By Kevin Stoda
I had certain concerns and questions about crossing into Laos as an American-even as recently as a few weeks ago. I wondered what remnants of war and isolation I would find in a land where the U.S. tonnage of bombs in an illegal and covert war in the 1960s and 1970s had totaled 2 million tons of bombs. At that time, there was only a population of about 2 to 3 million peoples among the various ethnic tribes and groupings in the whole country of Laos. That means that the total tonnage per capita was unheard of (in a comparison to any other country on the planet).
Americans have to a great degree not acknowledged (or at least often have failed to recall) what sort of damage and continuing damage such a war crime of bombing has created not only for the psyches of the Americans who had to participate as perpetrators in such misguided bombings, but of the continuing legacy of personal injuries, deaths and destruction affecting Lao peoples for far too long. Further, the war effort and subsequent U.S. isolation of the region has stunted cultural, economic, political, and social development in Laos and its neighboring Indochinese lands
My own cousin, who flew as a bombing pilot for the Navy in the Vietnam era, once shared how he had asked his navigator never to even reveal to him where his plane was headed.
My cousin consistently repeated to the navigator, "Don't tell me!"
This intentional act of not-knowing of my cousin is symbolic of the intentional lack of recollection by far too many Americans after April 30, 1975 of what we had done or had been doing in Southeast Asia. Now, because of this neglect of cultivating memory, young Americans of the past two generations have been led once again into the crimes of war by a new set of American regimes repeating the same sins and crimes in our present day-and again in Asia, but this time in Southwest Asia.
MY MEMORIES OF EDUCATION ON LAOS
Most Americans of non-Hmong or non-Laotian descent know only of the image of Laos (and the CIA) portrayed in the 1980s film with Mel Gibson, Air America. In This film, Gibson plays an American making money in the name of Patriotism in Laos on CIA run air strips. He sometimes even finds himself flying drug money in and out of the country on behalf of corrupt Lao generals.
However, from watching the film Americans then learn to recall only that America did well by getting thousands of refugee victims, including Hmong tribes, out of war-torn Laos in the final days of an evacuation-an evacuation that was the prelude to the disastrous and horrific evacuation of the Vietnamese capital seen some weeks later. Through watching the film, it is not clear to the viewer that the U.S. CIA was responsible for the growth of the drug cartels in Laos at that time. The U.S. CIA did this dabbling in and promotion of the drugs trade in Southeast Asia in order to raise cash that was free of congressional oversight.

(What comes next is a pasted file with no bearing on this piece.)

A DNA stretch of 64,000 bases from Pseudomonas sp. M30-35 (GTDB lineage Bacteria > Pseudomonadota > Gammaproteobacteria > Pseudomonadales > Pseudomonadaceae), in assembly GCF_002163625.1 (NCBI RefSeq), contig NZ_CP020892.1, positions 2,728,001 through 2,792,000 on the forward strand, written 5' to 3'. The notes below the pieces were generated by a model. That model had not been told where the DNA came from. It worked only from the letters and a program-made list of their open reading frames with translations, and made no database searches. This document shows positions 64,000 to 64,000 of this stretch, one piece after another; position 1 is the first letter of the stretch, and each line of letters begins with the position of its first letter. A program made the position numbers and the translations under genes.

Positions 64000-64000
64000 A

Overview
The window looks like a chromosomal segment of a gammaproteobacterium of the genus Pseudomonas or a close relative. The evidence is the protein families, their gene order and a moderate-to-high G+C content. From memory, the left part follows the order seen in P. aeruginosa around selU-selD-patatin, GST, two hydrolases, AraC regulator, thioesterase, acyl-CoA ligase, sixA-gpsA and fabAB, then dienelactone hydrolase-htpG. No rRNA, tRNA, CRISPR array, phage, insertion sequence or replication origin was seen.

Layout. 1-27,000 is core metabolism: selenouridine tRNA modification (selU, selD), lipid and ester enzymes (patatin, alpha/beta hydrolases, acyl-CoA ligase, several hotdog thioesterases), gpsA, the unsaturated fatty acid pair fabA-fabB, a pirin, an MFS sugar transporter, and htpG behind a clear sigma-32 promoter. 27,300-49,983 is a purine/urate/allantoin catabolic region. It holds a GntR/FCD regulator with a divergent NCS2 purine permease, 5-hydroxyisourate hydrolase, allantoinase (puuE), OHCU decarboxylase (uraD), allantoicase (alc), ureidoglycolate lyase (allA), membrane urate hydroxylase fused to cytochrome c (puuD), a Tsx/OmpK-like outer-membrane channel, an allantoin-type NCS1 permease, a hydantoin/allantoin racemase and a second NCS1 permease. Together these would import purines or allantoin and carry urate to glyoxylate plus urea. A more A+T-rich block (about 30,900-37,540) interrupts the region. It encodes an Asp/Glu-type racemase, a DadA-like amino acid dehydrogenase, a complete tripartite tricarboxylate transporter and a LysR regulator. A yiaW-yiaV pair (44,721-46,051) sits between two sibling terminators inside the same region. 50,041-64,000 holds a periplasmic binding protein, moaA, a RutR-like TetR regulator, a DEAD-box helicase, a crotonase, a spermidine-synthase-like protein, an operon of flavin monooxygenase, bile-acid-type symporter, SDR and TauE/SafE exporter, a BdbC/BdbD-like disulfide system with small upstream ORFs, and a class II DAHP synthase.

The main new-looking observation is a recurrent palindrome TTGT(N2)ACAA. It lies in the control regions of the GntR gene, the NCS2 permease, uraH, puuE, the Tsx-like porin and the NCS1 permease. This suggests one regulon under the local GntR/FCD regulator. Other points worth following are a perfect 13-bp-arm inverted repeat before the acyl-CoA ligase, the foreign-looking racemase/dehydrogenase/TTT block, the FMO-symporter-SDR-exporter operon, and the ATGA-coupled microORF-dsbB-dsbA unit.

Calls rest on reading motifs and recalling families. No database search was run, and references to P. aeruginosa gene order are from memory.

I, myself, learned only of the Hmong tribal experience when I arrived to teach in Kansas City, Kansas around 1985. As part of my preparation for teaching in inner city KCK school district, I learned of how these Hmongs, often referred to in literature as a nearly stone-aged society in Laos, had worked hand-in-hand with both the fascist and anti-communist forces in Laos and Vietnam only a decade earlier. I realized then that their resettlement in America had been harder than for many other South East Asians throughout the 1970s and 1980s.
Imagine having to learn to read and write in another language when you had never even had an alphabet in your own language!
Hmongs had arrived to America without a writing system of their own. Therefore, as might be expected, their youth and offspring-unlike many other Asian immigrants-did not do very well in school (as they were too culturally and educationally disadvantaged coming in).
Moreover, the modern United States offered no economic area that the Hmongs had a natural advantage in. The Hmong students whom I tried to teach either U.S. History or World Cultures to at U.S.D. 500 in Kansas City, Kansas in 1985 had had the potential to share o much insight into America's Vietnam-ra educational,but their language skills and understanding of why education was important was extremely limited. Moreover, Americans just wanted to forget the bad old days and the stupidity of the Vietnam era.
In America of 1985, Hmongs and other Laotian tribal groups were continuing to be too internally focused. Talking to some of these students was like talking to someone in a drug induced haze--as though the members of the community were still in a mass state of shock even a full decade after resettlement in the USA. This was one reason why their children, even as high school students could hardly read nor speak English.
This meant that many young Laos and Hmong teens were still dropping out of American schools as soon as they hit the age of 16.
ANOTHER IMAGE OF LAOS